What Makes Ilocano Food Ilocano
Ilocanos are notoriously known for being frugal. Born of an area bereft of resources, who can blame them? As far back as Pre-hispanic times, they scrimped to survive the harsh living conditions of the northern Philippines. If it were hard times for the entire archipelago, it was much harder for them (and yes same is true for some of our brothers in Visayas and Mindanao). They migrated vigorously. Families moving in droves to south, and males boarding ships to Hawaii, Alaska and California to fill foreign labor with their entire clan following suit. Motivation to go find better life is the major reason why they are one of the most dispersed ethnic communities in the Philippines.
These hardships and lack of resources reflect on the Ilocano table.
Food preparation was always simple, and ingredients never expensive if not FREE for most ingredients were locally available. And fortunately for them, the selections were very healthy and green. They cooked the slimy saluyot, picked flowers and made them edible, and basically took every free growing weed into the pot then flavored them with the smelly buggoong
. As compared to the Ilocano taste, Filipinos in general are a culture of meat eaters. The healthy roughage, overly simple and flesh-scant Ilocano viands don’t appeal to the common Pinoy
tongue. Only pinakbet
have made it to mainstream Filipino cuisine. In fact, have you ever seen a popular faithfully Ilocano restaurant chain that serves dinengdeng
? Nope. Some Tagalogs aren’t even aware that such mix of bitter vegetables and leftover fish tail could be so deliciously addicting.
I’m an immigrant Ilocano living in the States. In US, ingredients are easily available, food is relatively affordable, but it’s hard to shake off traits that have been socially and culturally ingrained in my head. Plus, I admit I miss the bitter veggie stew my grandmother used to cook. In one of my sentimental weeks, I actually spent more cooking Ilocano comfort foods whose ingredients have otherwise been free if cooked in my hometown in Tarlac, but since New York has a climate that wouldn’t perennially grow ingredients like saluyot,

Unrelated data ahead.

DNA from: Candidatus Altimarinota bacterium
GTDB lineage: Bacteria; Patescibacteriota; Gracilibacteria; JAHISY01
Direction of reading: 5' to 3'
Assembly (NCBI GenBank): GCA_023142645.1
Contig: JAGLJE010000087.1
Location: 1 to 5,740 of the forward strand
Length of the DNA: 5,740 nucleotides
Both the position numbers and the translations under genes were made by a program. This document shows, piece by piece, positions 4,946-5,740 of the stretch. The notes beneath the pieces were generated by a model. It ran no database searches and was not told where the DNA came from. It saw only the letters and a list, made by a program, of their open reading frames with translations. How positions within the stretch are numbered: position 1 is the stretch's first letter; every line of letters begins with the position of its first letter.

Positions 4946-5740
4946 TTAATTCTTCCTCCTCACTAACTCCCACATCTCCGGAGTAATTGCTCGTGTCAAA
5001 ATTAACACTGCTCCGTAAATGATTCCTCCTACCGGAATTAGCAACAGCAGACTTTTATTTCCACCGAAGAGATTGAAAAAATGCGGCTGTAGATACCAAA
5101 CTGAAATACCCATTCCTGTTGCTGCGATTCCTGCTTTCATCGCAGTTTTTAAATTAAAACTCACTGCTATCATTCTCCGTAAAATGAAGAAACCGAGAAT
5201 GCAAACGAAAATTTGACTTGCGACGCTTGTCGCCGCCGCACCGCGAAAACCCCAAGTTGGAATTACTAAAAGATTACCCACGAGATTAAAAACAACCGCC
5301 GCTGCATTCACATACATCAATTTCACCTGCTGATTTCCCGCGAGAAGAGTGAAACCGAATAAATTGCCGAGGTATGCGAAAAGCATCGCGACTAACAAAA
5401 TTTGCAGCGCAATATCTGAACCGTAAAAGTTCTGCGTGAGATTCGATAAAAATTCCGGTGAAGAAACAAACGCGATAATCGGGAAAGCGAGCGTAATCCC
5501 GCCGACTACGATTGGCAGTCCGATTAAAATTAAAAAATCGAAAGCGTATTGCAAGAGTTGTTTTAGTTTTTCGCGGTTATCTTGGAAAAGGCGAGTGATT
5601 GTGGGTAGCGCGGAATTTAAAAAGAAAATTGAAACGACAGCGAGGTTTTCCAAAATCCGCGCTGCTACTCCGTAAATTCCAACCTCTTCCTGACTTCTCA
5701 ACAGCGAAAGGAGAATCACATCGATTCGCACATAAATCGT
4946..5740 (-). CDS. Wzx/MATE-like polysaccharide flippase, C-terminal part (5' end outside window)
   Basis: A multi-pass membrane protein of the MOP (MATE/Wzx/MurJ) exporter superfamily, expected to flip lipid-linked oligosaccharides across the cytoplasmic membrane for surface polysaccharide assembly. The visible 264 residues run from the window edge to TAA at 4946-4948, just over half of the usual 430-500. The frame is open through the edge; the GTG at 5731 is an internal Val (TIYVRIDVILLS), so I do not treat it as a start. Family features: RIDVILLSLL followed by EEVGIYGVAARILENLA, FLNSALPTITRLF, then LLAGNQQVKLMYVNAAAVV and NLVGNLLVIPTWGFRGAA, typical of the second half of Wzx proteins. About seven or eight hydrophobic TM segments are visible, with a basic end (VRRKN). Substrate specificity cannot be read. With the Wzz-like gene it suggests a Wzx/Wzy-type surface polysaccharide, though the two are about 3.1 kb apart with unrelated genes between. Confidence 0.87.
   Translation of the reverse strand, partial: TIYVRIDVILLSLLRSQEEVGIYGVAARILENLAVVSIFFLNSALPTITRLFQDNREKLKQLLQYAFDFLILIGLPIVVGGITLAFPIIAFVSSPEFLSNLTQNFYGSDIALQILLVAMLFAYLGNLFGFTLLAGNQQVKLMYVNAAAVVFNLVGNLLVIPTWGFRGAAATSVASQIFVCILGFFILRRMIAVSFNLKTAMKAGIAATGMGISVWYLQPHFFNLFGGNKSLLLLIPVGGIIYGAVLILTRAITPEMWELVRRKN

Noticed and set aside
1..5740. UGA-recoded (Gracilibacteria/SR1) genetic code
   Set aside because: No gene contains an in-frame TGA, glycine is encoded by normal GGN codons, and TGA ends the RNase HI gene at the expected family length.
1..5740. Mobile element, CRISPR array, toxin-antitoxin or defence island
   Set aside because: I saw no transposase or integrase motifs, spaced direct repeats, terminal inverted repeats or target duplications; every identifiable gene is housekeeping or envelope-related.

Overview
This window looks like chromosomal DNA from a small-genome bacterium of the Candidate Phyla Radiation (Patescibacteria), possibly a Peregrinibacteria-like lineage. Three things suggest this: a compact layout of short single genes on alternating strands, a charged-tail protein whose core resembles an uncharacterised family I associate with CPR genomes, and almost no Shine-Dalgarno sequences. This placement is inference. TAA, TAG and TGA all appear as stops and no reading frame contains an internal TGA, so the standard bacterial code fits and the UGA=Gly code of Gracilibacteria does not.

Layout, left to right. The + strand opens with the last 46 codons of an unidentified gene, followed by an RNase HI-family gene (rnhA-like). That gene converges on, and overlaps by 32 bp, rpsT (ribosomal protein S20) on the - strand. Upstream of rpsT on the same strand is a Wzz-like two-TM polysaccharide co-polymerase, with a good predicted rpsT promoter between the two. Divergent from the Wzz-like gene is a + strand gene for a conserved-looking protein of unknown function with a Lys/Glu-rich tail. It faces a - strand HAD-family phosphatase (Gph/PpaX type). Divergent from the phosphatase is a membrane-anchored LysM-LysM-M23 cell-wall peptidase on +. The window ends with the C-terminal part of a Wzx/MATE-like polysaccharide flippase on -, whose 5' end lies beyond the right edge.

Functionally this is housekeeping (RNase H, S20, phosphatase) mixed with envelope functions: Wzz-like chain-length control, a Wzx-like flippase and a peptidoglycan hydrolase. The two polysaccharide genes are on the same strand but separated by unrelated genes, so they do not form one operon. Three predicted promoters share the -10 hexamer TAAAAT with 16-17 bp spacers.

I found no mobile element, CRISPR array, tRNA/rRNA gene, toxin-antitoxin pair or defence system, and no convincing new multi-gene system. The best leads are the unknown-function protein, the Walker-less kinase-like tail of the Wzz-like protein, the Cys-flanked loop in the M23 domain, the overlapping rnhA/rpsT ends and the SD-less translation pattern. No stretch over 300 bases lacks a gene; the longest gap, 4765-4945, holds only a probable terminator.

I splurged on ingredients that turned out to be more expensive than the regular American steak.
I don’t cook often, but whenever I do my method of cooking is green in the recycled sense. I cook whatever is in the fridge. I cook whatever is left from last night’s dinner. I cook the takeout leftovers. No fancy ingredients. No elaborate trappings. No running to the store to buy missing ingredients. I make my fridge as sustainable as possible. Simple and economical are my two governing principles. On this page, do not expect popular Filipino foods. I only do creations born out of hunger. Food that is cooked because I was hungry and at the same time have this creative tendency to see how a certain leftover will taste if mixed with something I don’t want to throw out from the fridge.
I have been programmed to be frugal, so frugal I will be. I am your friendly, feisty, and most frugal Ilocano SCAVENGER COOK.